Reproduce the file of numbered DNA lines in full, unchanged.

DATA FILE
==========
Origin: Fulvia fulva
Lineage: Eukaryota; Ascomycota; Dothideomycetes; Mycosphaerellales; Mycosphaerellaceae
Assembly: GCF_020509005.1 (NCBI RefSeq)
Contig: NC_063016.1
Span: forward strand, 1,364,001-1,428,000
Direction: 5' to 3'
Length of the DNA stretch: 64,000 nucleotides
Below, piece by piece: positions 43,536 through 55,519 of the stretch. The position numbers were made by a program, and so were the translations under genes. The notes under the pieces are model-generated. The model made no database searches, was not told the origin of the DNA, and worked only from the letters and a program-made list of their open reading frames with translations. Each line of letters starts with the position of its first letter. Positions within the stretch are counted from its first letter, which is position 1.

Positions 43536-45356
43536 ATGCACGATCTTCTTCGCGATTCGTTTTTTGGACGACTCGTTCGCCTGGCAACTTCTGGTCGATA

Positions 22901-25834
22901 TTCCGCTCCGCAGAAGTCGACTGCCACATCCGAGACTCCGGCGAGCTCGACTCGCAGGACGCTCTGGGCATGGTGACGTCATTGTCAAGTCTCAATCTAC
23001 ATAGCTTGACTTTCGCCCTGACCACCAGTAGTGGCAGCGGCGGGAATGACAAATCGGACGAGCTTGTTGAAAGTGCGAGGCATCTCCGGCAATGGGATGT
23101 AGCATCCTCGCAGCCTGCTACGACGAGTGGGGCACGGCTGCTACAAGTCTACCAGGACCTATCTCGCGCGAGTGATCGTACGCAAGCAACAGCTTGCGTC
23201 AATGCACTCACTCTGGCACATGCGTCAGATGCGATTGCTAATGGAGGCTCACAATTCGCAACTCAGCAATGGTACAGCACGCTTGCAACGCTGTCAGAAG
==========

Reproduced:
Origin: Fulvia fulva
Lineage: Eukaryota; Ascomycota; Dothideomycetes; Mycosphaerellales; Mycosphaerellaceae
Assembly: GCF_020509005.1 (NCBI RefSeq)
Contig: NC_063016.1
Span: forward strand, 1,364,001-1,428,000
Direction: 5' to 3'
Length of the DNA stretch: 64,000 nucleotides
Below, piece by piece: positions 43,536 through 55,519 of the stretch. The position numbers were made by a program, and so were the translations under genes. The notes under the pieces are model-generated. The model made no database searches, was not told the origin of the DNA, and worked only from the letters and a program-made list of their open reading frames with translations. Each line of letters starts with the position of its first letter. Positions within the stretch are counted from its first letter, which is position 1.

Positions 43536-45356
43536 ATGCACGATCTTCTTCGCGATTCGTTTTTTGGACGACTCGTTCGCCTGGCAACTTCTGGTCGATA

Positions 22901-25834
22901 TTCCGCTCCGCAGAAGTCGACTGCCACATCCGAGACTCCGGCGAGCTCGACTCGCAGGACGCTCTGGGCATGGTGACGTCATTGTCAAGTCTCAATCTAC
23001 ATAGCTTGACTTTCGCCCTGACCACCAGTAGTGGCAGCGGCGGGAATGACAAATCGGACGAGCTTGTTGAAAGTGCGAGGCATCTCCGGCAATGGGATGT
23101 AGCATCCTCGCAGCCTGCTACGACGAGTGGGGCACGGCTGCTACAAGTCTACCAGGACCTATCTCGCGCGAGTGATCGTACGCAAGCAACAGCTTGCGTC
23201 AATGCACTCACTCTGGCACATGCGTCAGATGCGATTGCTAATGGAGGCTCACAATTCGCAACTCAGCAATGGTACAGCACGCTTGCAACGCTGTCAGAAG